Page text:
So, i thought i'd share a little of the equipment i'm running right now. pretty low end, but hey, we all gotta start somewhere right?
When i go on a residential video tour shoot, on of the first things i do is what i call the role up. I slap my go pro to the windshield of my car and get some footage of what the neighborhood looks like right around the house. When i shoot something for a yacht, i don't bother with this step because... we, who cares what the area around the marina looks like. instead, i slap the go pro to the hull of the yacht at various places and get footage with the vessel underway (when it's possible to have the vessel underway that is). Anyway, here's my little buddy Mike (yes, i named my go pro):
My main workhorse right now is my trusty Canon EOS Rebel T3i. Now, in the world of DSLR cameras that are video capable, the T3i is basically on the low end as far as price and in bells & whistles. What i needed was a DSLR camera that could shoot 1080p at 60 FPS (Frames Per Second) and this camera does it the price point i had at the time of purchase. I'm getting ready to upgrade soon now that business is taking off, but my T3i will always be in my standard tool bag.
The Lens i use the most with Video Tour shoots is a Sigma wide angle. Great lens! Rugged metal construction and smooth controls. I've also got a standard polarized ND (neutral density) filter on the lens for outdoor video shooting, good for 2 f-stop reduction.
The Mic is an Azden Shotgun mic. This puppy works GREAT! excellent sound capture, just remember to adjust your cameras' input to almost all the way down or you'll get over sampled recordings.
The tripod is a discontinued Manfroto fluid head model. The fluid head is important for smooth and stable panning shots. These types of tripods can be considerably more expensive then photo tripods.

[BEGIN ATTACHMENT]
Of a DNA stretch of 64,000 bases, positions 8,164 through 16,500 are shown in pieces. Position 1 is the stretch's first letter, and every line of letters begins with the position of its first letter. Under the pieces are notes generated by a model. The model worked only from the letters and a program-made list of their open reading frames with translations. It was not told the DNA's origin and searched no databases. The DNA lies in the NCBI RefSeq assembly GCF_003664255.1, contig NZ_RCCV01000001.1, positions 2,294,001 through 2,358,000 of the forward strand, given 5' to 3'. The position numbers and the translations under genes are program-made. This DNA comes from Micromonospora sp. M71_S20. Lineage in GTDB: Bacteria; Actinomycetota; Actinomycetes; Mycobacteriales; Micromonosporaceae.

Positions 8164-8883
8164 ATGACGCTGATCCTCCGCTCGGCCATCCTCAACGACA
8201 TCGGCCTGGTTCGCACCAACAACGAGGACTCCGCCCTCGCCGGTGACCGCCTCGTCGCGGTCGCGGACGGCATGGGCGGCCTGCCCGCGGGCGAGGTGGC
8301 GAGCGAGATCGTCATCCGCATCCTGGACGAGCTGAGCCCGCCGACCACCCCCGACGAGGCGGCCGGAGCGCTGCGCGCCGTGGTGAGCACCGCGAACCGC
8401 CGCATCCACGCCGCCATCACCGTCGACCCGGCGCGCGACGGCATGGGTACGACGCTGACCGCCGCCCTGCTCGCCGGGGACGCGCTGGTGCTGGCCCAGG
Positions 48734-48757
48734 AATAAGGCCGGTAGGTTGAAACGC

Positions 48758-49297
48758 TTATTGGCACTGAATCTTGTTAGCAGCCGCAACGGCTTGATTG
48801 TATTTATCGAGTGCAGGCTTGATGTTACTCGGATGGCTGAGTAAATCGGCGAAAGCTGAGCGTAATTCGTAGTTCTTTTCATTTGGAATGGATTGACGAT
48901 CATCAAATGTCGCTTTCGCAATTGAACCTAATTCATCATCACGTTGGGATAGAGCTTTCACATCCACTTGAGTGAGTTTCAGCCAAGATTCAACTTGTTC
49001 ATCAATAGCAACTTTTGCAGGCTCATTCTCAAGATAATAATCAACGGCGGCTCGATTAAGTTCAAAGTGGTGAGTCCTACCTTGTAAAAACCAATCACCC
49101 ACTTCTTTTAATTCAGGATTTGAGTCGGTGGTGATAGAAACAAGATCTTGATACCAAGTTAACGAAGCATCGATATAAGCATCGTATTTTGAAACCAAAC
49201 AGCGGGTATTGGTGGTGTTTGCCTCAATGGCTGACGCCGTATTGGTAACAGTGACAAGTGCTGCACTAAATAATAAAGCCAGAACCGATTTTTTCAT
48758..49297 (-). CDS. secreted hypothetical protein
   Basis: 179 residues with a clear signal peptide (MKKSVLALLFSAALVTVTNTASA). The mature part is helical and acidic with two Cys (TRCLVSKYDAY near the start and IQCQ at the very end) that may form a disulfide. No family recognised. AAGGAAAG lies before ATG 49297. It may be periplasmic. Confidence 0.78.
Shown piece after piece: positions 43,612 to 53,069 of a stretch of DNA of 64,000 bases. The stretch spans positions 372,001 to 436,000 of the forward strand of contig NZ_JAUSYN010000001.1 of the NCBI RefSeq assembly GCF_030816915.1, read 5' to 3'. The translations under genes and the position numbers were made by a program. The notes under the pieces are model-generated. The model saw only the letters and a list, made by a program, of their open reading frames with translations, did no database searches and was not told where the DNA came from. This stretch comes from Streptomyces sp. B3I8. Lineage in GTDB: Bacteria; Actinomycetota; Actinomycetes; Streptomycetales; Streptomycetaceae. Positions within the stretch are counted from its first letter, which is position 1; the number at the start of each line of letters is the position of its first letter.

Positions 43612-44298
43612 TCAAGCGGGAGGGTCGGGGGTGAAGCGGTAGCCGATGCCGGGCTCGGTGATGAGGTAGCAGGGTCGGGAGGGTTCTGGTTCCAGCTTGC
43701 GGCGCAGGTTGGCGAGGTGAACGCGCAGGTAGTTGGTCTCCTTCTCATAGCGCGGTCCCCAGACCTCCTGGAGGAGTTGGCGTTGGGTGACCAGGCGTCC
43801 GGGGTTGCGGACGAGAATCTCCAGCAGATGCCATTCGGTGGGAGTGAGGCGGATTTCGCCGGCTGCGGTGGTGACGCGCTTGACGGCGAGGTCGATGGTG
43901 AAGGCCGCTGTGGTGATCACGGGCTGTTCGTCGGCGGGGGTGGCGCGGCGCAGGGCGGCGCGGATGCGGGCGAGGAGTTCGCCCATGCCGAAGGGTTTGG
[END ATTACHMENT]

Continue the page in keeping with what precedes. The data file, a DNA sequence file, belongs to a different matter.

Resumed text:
Last, but not least in my standard Video Tour tool bag is my GlideCam rig.
So, i'm running the Glidecam XR-1000. But i'm starting to push the limits of the weight of camera and gear that this Glidecam model can take, so i'm pretty sure i'm going to have to upgrade soon. A friend turned me on to a full steady cam rig (vest and all) that is actually a good quality rig (despite the fact it's made in china) that's suppose to be around $800... as apposed to $10-15k. Seems a lot of industry pros have been selling their expensive rigs and getting this cheaper model.
There you have it. Those are the basic tools i use on most video tour shoots. I now have access to some good lighting equipment, but it's proving out that using them complicates matters a little since i use Glidecam walk thru shots and lighting any particular part of a house on the fly is too time consuming and impractical for the amount of time i have to do a shoot and the mount of money i charge per video. I also have access to a much nicer Nikon camera, but i haven't had the chance to really get used to using it yet and the last thing i need is to not know what i'm doing with a camera when i'm on sight, or not know what kind of results i'm going to get because i'm unfamiliar with my equipment.
Now its off to editing and that's something for another post.
I need food.
I leave you now with a Video Tour i did not to long ago: